As a senior in-house legal executive at a Fortune 50 company, I saw both inside and outside counsel shine and blunder in their client service. Based on my experience, below are some of the most critical ways to provide excellent service. While some of these may seem common sense, lawyers at some of the most prestigious firms did not always meet these guidelines. As my grandfather always said, “common sense isn’t all that common.”
Understand the Client’s Objectives and Needs
When embarking on a new matter, take the time to understand what the client’s objectives and needs are. For example, if a client is interested in settling a case. You do not want to spend inordinate amounts of time working on a case—unless it is to position it for settlement. If it is an agreement or deal that you are working on, you want to know what provisions are “deal breakers,” “nice to haves,” and “who cares”?
And beyond the matter, you want to know how the client operates. Does she prefer to communicate via email, or does she like phone calls? Does she want lengthy memos or bullet points in emails?
Also, your contact may not be the final decision maker—so what does she need in terms of timing. And if the client gives you a deadline, you should meet it. If you cannot, let them know as soon as possible with a new timeframe. Last-minute surprises are never a good thing.
Without fail, all of my new in-house hires would at some point tell me that they were shocked by the lack of responsiveness from outside counsel.
I know you are busy and have a million things to do. And yet I recommend if you only do one thing—that one thing should be to respond to the client. It does not have to be a complete response. You can say I got your message and will get back to you shortly. Making sure that your client feels heard is essential.
Be Proactive, Have an Approach, and Anticipate Questions
I will never forget one day receiving a court order from outside counsel, and he just wrote, “WOW!!!” on the transmission. Nothing else, just “WOW!!!” You probably guessed that this was not an order that made my heart sink—instead, it made my heart fall.
Better client service would have been a phone call or a note explaining the decision and the various strategies to consider. You want to put yourself in the clients’ shoes and present them with information and options. You also want to anticipate what questions they may ask and your answers.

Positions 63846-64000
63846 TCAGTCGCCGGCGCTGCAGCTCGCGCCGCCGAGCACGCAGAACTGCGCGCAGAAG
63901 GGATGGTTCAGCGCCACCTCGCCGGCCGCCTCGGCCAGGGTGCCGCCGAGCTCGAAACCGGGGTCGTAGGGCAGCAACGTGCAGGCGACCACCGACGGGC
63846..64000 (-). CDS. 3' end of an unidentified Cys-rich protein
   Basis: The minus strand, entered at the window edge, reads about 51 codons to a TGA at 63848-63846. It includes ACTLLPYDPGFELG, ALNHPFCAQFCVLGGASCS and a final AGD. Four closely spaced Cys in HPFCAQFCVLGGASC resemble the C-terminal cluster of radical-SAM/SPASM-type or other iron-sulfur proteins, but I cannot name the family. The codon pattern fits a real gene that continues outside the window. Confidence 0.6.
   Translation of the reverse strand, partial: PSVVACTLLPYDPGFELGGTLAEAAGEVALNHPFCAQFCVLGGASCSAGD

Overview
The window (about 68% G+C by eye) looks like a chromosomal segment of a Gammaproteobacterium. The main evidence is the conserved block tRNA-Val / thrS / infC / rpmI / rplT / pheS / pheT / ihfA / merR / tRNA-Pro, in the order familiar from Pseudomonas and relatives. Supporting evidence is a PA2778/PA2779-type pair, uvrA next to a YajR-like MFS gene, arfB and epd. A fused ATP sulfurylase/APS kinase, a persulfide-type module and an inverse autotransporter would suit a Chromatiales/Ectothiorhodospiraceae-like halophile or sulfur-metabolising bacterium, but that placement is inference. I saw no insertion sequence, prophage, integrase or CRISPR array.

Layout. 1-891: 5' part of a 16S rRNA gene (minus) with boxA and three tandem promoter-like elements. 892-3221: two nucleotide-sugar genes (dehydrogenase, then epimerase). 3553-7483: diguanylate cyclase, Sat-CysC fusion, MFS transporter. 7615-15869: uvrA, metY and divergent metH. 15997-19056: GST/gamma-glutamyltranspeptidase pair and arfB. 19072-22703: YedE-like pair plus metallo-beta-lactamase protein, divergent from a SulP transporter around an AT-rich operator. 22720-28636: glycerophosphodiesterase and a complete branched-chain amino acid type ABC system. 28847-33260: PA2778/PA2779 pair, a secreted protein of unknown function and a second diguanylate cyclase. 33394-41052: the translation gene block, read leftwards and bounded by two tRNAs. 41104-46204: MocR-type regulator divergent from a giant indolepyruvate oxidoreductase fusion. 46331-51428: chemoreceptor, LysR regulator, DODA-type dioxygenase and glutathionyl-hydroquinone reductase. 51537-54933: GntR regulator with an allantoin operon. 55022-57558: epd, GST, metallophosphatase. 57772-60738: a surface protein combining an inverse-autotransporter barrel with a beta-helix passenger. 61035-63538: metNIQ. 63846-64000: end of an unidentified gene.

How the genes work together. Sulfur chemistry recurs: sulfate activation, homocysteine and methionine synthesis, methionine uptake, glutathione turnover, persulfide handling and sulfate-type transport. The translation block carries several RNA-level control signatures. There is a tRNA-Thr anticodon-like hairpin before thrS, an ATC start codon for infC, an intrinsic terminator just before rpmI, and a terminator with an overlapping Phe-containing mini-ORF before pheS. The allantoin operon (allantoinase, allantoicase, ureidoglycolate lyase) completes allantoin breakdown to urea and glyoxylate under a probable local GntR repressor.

Now one of my regional law firms was exceptional at this—not only would they send me emails (which is how I liked to communicate) with how new decisions could impact my cases, but they did this in some cases where they were not my outside firm. And that is how they expanded the number of matters I sent to them.
Clients Are People Too
As lawyers, we all work a lot of hours, and it can be draining. People enjoy working with people they know and with whom they have personal relationships. Take the time to get to know your client and make interesting small talk that shows you listen and care. If they tell you that their son is going through the college application process, later on, ask them how it is going and if he made any decisions. Developing personal relationships can make you a counsel of choice. It also makes getting an extension easier and having difficult conversations more comfortable.
Similarly, the more you know a client’s industry and business, the more valuable you are. Take the time to set up alerts to be on top of the latest. Also, ask them what is going on. The more you know, the better able you are to craft solutions.
Recognize Your Client’s Contribution and Ask for Feedback
Often outside counsel takes for granted the client’s contribution in resolving a matter of bringing a deal to fruition. Let them know that you appreciate what they did. Better yet, let their management know how valuable their contribution was. I retired from in-house practice several years ago, and one firm still sends me notes about my contributions. And those notes make me very happy, and when someone asks me about that firm, I always have positive things to say.
When I was in-house counsel, I always made it a point to recognize the contribution of my business partners. Without them, I would not have been as successful. It also created a collaborative team atmosphere that I believe is necessary to have excellent results.
Finally, at the conclusion (or during) a matter, ask how it is going and what you could improve. Nothing says customer service like asking for feedback and then acting on it.
Exceptional client (or manager) service can be a career differentiator. Investing time and effort in developing the necessary skills will help you launch and maintain a successful career.